Thompson's 44 remains the only number NC State retired in men's basketball. It was retired at his last home game. Thompson was the No. 1 draft pick of both the American Basketball Association and the National Basketball Association in the 1975 drafts of both leagues. He signed with the ABA's Denver Nuggets. Explaining his choice between the establishment NBA and the ABA—which offered less real money —Thompson said when he met with the Hawks, the organization had seemed uninterested, to the point of treating him to a meal at McDonald's. Thompson told the Denver Nuggets he wanted his friend and point guard at N. C. State Monte Towe to have a chance to play in the NBA, Denver drafted the 5"7"Towe and signed him to a 2-year contract. Thompson and Julius Erving were the finalists in the first Slam-Dunk Competition, held at the 1976 ABA All-Star Game at McNichols Sports Arena in Denver; the competition organizers had arranged the seedings to assure a final round pairing these two dynamic players. Erving won with the first foul-line dunk, to this day the standard for leaping and dunking prowess.
Thompson, performed more difficult dunks in warmups, but not in the competition itself—including a dunk called the "cradle the baby" whereby he cradled the ball in the crook of his arm, raised it above the rim, punched it through. Thompson won the MVP of the 1976 ABA All-Star Game, as a prize, he received a credenza television set. After the ABA–NBA merger in 1976, Thompson continued with the Nuggets through the 1981–82 season, after which he was traded on June 17, 1982 to the Seattle SuperSonics. Thompson made the NBA All-Star Game four seasons, reached his peak in 1978 season. On April 9, 1978, the last day of the regular NBA season, Thompson scored 73 points against the Detroit Pistons in an effort to win the NBA scoring title, he led the Denver Nuggets to the NBA playoffs, but they lost to the eventual Western Conference champion Seattle SuperSonics. After the 1978 season, Thompson signed a record-breaking contract for $4 million over five-years; that amount was more than any basketball play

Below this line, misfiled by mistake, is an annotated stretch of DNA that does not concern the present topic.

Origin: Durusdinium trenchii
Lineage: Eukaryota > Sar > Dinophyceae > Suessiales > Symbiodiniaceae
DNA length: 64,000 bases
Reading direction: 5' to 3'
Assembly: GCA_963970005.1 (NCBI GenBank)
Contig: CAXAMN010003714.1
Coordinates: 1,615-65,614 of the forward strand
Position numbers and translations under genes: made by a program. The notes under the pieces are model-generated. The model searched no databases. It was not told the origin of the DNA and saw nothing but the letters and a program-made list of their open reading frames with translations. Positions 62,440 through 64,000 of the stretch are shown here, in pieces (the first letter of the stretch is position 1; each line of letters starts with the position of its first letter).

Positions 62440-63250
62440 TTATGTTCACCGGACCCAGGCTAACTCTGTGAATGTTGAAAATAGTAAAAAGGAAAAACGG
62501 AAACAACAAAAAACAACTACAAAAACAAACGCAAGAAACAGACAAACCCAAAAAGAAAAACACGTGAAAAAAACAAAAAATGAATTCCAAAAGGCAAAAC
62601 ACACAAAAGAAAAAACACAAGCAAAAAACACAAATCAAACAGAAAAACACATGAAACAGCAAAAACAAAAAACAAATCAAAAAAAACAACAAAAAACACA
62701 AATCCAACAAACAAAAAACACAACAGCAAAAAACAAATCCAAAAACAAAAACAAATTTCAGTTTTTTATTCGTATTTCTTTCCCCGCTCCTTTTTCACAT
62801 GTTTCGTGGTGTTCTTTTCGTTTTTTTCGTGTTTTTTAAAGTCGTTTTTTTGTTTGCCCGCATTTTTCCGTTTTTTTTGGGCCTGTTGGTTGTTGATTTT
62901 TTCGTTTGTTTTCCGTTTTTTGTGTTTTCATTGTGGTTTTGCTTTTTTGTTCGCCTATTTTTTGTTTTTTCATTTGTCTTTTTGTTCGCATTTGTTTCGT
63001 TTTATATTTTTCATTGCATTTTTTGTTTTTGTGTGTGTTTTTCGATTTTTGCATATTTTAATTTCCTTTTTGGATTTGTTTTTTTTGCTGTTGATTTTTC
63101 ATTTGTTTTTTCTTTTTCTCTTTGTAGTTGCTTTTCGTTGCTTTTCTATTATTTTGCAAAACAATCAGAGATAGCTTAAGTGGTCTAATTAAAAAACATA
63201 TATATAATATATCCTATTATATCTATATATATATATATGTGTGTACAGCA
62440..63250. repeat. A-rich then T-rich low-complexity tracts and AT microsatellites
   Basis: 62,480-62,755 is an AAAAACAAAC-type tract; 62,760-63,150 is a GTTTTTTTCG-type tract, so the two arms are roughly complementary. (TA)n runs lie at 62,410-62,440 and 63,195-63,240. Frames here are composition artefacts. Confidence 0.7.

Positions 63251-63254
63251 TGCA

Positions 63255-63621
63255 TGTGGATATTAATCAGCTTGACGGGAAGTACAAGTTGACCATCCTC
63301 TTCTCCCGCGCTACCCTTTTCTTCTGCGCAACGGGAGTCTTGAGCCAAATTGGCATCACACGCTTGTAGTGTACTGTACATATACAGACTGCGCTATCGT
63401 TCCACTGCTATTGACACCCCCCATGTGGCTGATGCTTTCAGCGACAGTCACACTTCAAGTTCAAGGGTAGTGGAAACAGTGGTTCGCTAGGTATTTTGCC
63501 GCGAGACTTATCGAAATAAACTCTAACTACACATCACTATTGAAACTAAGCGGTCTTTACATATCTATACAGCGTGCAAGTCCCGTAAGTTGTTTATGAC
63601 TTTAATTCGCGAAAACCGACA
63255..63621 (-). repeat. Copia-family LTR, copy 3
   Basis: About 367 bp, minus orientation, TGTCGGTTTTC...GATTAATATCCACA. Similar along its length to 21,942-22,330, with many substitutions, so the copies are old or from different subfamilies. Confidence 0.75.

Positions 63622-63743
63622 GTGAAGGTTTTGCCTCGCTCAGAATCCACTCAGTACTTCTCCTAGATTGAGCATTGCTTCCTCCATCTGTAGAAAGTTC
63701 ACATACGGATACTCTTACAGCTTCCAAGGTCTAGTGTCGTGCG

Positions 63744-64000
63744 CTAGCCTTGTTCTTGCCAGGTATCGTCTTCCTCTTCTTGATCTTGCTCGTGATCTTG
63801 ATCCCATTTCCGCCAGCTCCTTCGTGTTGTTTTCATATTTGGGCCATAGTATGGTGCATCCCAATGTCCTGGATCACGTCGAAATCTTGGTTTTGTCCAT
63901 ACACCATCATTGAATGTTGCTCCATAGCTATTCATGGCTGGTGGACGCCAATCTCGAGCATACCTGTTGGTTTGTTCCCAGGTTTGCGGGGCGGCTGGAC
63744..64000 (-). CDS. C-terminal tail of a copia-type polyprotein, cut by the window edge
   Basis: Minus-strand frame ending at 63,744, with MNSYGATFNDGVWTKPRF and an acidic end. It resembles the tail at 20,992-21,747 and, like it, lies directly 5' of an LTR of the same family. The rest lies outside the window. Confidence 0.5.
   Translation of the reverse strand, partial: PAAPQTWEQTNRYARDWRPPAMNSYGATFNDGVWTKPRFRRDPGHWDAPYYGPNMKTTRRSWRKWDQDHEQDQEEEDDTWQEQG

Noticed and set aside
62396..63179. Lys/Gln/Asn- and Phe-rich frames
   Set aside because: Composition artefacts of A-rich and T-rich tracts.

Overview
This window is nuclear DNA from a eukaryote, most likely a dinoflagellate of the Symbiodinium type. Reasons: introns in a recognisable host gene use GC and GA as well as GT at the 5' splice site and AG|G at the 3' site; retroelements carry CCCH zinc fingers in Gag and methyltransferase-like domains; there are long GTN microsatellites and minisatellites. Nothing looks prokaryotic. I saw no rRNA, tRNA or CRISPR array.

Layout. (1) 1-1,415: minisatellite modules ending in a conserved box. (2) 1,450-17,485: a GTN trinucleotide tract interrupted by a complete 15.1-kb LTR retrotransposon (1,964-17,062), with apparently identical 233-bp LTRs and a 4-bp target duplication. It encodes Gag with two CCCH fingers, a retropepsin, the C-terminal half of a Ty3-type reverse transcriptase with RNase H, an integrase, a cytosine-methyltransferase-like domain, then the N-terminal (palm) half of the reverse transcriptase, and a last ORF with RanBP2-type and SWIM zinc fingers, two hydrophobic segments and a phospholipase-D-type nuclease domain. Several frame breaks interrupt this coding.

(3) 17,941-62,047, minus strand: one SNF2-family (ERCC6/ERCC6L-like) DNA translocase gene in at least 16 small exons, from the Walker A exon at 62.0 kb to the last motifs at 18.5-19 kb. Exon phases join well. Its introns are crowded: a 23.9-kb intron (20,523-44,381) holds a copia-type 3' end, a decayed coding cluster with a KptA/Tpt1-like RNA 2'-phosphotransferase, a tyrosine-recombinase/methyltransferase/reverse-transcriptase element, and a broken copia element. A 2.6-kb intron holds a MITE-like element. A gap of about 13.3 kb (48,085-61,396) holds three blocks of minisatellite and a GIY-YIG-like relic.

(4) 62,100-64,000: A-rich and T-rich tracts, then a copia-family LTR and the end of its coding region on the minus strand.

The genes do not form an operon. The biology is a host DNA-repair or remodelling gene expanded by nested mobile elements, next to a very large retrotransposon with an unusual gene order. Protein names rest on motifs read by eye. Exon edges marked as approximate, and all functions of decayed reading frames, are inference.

Jeff Mullins (basketball)
Jeffrey Vincent Mullins is an American retired basketball player and coach. He played college basketball with the Duke Blue Devils and in the National Basketball Association with the St. Louis Hawks and Golden State Warriors. Mullins served as the head basketball coach at the University of North Carolina at Charlotte from 1985 to 1996. Mullins, a native of Lexington, was a talented 6'4" forward in high school. After graduation, he attended Duke University from 1960 through 1964, where he averaged 21.9 points per game for his career. His #44 Duke jersey was retired in 1994. In 2002, Mullins was named to the ACC 50th Anniversary men's basketball team as one of the fifty greatest players in Atlantic Coast Conference history. Mullins was a member of the United States Olympic basketball team that won the gold at the 1964 Summer Olympics. Mullins was taken by the St. Louis Hawks in the first round of the 1964 NBA draft. After two lackluster seasons with the Hawks he moved to the Golden State Warriors where he enjoyed the best seasons of his career and was selected as an NBA All-Star three times – in 1969, 1970, 1971.
He helped the Warriors to the 1975 NBA championship. Upon his retirement in 1976 he had amassed a total of 13,017 points for a twelve-year career average of 16.2 points per game. In 1985, Mullins was hired as the head men's basketball coach and athletic director at UNC Charlotte; the program had struggled since making the NCAA Final Four in 1977, in three years Mullins took the 49ers back to the NCAA Tournament for the first time since their 1977 run. His 182 victories over eleven seasons stood as a school record until Bobby Lutz, Mullins' former assistant coach, surpassed that total in 2008. During Mullins' tenure, the 49ers played in three conferences: the Sun Belt, the Metro Conference, Conference USA. Jeff Mullins' statistics at Duke NBA Statistics for Jeff Mullins